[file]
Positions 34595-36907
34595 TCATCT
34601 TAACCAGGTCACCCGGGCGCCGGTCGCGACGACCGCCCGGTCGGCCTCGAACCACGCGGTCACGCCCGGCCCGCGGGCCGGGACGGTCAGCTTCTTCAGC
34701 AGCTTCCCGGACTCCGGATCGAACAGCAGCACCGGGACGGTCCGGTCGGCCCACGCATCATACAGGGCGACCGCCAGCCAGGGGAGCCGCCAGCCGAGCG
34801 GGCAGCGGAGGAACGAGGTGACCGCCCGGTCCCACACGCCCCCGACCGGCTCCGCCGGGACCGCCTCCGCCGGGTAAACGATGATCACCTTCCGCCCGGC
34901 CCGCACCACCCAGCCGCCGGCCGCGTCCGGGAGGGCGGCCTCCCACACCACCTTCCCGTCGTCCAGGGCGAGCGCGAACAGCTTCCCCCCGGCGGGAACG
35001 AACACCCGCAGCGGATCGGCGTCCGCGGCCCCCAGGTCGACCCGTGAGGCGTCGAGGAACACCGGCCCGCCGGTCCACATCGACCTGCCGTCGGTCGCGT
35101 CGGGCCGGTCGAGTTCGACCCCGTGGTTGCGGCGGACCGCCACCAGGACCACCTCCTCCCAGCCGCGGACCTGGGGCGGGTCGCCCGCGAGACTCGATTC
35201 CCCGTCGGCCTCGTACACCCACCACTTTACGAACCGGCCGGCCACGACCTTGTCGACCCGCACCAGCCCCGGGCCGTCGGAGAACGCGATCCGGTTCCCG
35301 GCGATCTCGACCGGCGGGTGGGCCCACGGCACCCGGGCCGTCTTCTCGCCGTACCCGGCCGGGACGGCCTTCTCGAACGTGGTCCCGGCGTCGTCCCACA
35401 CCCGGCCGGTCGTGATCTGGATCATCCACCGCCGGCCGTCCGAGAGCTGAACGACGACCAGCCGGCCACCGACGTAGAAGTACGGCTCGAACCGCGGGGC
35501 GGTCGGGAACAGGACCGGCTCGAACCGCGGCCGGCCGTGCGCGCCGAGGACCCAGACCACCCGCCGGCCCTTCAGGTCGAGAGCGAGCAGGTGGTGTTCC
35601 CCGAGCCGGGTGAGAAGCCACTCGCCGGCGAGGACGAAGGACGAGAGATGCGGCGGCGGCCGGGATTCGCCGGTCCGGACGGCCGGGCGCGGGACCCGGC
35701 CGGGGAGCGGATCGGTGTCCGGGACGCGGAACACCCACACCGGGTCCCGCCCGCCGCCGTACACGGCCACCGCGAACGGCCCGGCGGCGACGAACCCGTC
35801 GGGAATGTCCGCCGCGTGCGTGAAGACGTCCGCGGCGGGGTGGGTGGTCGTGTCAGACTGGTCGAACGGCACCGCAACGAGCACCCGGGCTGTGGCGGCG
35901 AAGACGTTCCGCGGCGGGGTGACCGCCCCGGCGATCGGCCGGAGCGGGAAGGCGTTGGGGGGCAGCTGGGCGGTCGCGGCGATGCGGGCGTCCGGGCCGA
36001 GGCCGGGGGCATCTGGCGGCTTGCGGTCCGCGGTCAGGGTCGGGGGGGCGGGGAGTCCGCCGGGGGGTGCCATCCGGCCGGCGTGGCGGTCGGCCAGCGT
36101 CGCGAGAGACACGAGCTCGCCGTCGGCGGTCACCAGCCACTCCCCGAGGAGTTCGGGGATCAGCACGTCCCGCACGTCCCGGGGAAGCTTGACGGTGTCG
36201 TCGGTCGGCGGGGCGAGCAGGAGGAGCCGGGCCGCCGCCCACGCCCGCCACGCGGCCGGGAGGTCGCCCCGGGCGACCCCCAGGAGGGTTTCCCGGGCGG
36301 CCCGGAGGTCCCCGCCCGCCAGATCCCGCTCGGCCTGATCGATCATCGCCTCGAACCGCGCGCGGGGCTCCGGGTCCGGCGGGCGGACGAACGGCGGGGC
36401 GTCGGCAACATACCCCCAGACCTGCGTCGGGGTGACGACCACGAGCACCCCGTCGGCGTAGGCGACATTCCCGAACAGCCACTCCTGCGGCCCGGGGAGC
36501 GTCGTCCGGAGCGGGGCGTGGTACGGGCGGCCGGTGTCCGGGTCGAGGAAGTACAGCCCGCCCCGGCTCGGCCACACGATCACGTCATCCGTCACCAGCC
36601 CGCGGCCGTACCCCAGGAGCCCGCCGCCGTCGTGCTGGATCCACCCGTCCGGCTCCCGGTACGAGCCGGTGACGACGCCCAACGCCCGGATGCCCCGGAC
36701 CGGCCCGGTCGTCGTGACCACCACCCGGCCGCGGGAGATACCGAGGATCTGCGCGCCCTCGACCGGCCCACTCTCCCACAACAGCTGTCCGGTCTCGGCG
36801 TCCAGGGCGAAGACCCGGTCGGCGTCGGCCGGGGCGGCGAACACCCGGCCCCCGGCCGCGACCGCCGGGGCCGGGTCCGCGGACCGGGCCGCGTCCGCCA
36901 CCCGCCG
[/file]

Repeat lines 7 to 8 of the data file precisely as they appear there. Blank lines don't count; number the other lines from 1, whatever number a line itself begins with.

35001 AACACCCGCAGCGGATCGGCGTCCGCGGCCCCCAGGTCGACCCGTGAGGCGTCGAGGAACACCGGCCCGCCGGTCCACATCGACCTGCCGTCGGTCGCGT
35101 CGGGCCGGTCGAGTTCGACCCCGTGGTTGCGGCGGACCGCCACCAGGACCACCTCCTCCCAGCCGCGGACCTGGGGCGGGTCGCCCGCGAGACTCGATTC